Now the frustration of the strong Easterly winds and the weak westerly winds had gotten the better of us and we spent one day motoring to Motril and then the next day to Almerimar, a seaside touristy town resembling Benalmádena. The four days we spent in Almerimar was filled with social calls, boat work and anchoring. We got to know our French-Canadian neighbours on “Winsome Lass”, which Francis is sailing together with his girlfriend and their 2,5-year-old son some months per year. There has been a real heat wave here so we treated them to some ice-cream and discussed the endless issues of boat work.
We then got invited over for dinner to Mike and Grace on 2moons who have sailed the last 11 years (7 in the Mediterranean) and whom we first met in Motril. They confirmed what we still have not wanted to believe – that sailing here in “Motorranean” requires at least 70% going by motor since the winds are often too weak for sailing. This is not a good match with our electric motor 😦 It actually makes us question if it is such a good idea for us to continue further into the Med, as it can get hard for us to get out again in a reasonable time frame. Besides debating and thinking about how we should proceed, we also had a wonderful paella for dinner onboard Pegasus with Stewart. A wet night that got us just a wee bit too hangover to enjoy the upcoming sail to Costa del Blanca the next morning…
Next time we´ll treat you with some snapshots from a powerful meeting with sea creatures half the size of our boat! Until then, hope you all are starting to enjoy the summer, wherever you are!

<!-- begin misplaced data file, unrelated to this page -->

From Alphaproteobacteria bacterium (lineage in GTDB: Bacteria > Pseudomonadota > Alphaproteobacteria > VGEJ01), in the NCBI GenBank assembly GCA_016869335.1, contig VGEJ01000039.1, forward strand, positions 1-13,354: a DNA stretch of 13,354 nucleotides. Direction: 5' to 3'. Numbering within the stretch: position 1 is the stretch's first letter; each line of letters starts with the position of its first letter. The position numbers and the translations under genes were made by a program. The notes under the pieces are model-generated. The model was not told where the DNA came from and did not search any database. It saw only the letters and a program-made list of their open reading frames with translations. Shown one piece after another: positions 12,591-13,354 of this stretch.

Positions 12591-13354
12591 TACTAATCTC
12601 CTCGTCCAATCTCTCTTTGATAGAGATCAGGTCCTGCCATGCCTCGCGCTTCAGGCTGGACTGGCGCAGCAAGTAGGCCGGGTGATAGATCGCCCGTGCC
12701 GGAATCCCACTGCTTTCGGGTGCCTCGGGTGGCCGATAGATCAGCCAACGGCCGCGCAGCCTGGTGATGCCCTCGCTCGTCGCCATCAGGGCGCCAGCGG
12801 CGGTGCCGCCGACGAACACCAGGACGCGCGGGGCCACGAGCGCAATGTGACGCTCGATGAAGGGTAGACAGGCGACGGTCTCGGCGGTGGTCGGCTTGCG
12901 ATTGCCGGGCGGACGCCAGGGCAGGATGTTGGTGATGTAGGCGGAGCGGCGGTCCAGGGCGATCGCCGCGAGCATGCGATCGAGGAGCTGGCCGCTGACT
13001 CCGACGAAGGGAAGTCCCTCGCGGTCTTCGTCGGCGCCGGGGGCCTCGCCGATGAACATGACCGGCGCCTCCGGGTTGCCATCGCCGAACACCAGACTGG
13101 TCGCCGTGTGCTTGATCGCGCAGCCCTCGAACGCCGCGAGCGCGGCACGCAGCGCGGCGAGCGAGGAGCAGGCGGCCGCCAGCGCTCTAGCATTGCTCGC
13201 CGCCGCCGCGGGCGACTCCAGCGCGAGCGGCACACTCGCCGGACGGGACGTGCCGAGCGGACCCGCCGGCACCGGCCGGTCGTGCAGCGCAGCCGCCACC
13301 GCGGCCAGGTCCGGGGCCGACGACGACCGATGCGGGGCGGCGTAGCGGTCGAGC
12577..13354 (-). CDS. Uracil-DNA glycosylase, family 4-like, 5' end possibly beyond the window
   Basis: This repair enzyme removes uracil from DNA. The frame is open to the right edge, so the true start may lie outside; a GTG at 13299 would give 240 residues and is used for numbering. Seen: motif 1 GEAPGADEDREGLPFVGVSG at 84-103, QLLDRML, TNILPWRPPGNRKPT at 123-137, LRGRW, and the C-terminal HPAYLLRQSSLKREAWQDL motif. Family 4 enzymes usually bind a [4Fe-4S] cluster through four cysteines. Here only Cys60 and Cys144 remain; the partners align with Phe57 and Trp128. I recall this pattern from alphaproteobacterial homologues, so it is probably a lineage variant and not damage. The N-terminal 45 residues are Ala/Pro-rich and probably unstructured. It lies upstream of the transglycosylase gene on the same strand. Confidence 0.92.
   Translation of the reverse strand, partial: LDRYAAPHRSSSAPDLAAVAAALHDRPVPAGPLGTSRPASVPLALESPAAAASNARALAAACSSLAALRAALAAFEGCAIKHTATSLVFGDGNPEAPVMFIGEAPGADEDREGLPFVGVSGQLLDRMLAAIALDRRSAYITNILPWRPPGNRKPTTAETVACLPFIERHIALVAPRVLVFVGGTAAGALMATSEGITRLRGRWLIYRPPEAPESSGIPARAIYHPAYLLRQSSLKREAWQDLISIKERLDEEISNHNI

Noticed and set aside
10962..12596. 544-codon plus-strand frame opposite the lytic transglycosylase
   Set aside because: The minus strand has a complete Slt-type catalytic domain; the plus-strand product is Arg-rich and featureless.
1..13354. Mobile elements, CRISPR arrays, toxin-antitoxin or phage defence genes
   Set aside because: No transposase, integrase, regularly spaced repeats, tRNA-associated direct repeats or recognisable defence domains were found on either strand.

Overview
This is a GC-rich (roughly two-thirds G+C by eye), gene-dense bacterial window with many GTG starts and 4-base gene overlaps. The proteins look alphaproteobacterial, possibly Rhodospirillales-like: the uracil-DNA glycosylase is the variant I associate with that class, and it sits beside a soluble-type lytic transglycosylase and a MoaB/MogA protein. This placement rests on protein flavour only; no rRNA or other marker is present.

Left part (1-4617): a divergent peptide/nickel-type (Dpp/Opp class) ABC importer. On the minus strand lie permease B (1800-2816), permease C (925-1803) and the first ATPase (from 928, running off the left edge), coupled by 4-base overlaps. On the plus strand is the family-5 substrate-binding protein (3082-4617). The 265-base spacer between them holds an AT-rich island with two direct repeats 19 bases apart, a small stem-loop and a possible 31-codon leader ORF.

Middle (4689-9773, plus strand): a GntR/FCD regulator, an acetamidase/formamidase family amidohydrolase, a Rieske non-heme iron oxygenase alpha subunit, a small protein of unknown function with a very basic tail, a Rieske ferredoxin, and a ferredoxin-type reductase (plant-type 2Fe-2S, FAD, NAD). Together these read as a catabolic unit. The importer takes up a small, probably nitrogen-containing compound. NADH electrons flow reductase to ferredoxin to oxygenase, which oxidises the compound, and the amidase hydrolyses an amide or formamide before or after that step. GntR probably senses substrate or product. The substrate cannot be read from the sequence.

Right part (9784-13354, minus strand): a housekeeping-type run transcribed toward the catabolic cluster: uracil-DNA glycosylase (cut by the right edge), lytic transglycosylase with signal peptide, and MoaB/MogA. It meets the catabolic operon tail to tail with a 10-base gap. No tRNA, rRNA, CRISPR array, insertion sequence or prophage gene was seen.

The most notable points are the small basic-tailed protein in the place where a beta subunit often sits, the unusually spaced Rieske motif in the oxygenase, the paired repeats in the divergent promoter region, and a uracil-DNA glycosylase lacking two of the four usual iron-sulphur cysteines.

NOTES FOR SAILORS
Sailing in Costa del Sol is easy – easy navigation, good order and help in the harbours and not so much fishing nets. But – beware of the weak winds! Too little wind is commonplace. We visited several harbours along the way:
Benalmádena – big harbour with (quite noisy) restaurants, bars and shops all around, a charter destination. We paid between 21-23 € per night.
Marina Del Este – medium sized harbour in a beautiful setting but very pricey (42,64€/night). You can rent bikes for free, but it is far to supermarket. A little bit west from Punta del mona lies the marine national park “Acantilados de maro Cerro Gordo” that seems to have really god snorkling/diving and is possible to anchor at dedicated space. We anchored by one of the beaches in Almuñécar, which is a pleasant town with narrow streets and big grocery store behind the big red apartment hotel building.
Motril – Good shelter and beaches nearby but not so much more to offer, unless you rent a car and visit Grenada or the Sierra Nevada mountains that is just north from here. We paid 30,25€/night
Almerimar – Big harbour with chandlery and repairs nearby. Popular (and fairly cheap) to leave the boat over the winter. Lots of restaurants and really nice beach. We paid 17.52€/night (incl electricity, they add cost both for electricity and water if you want that).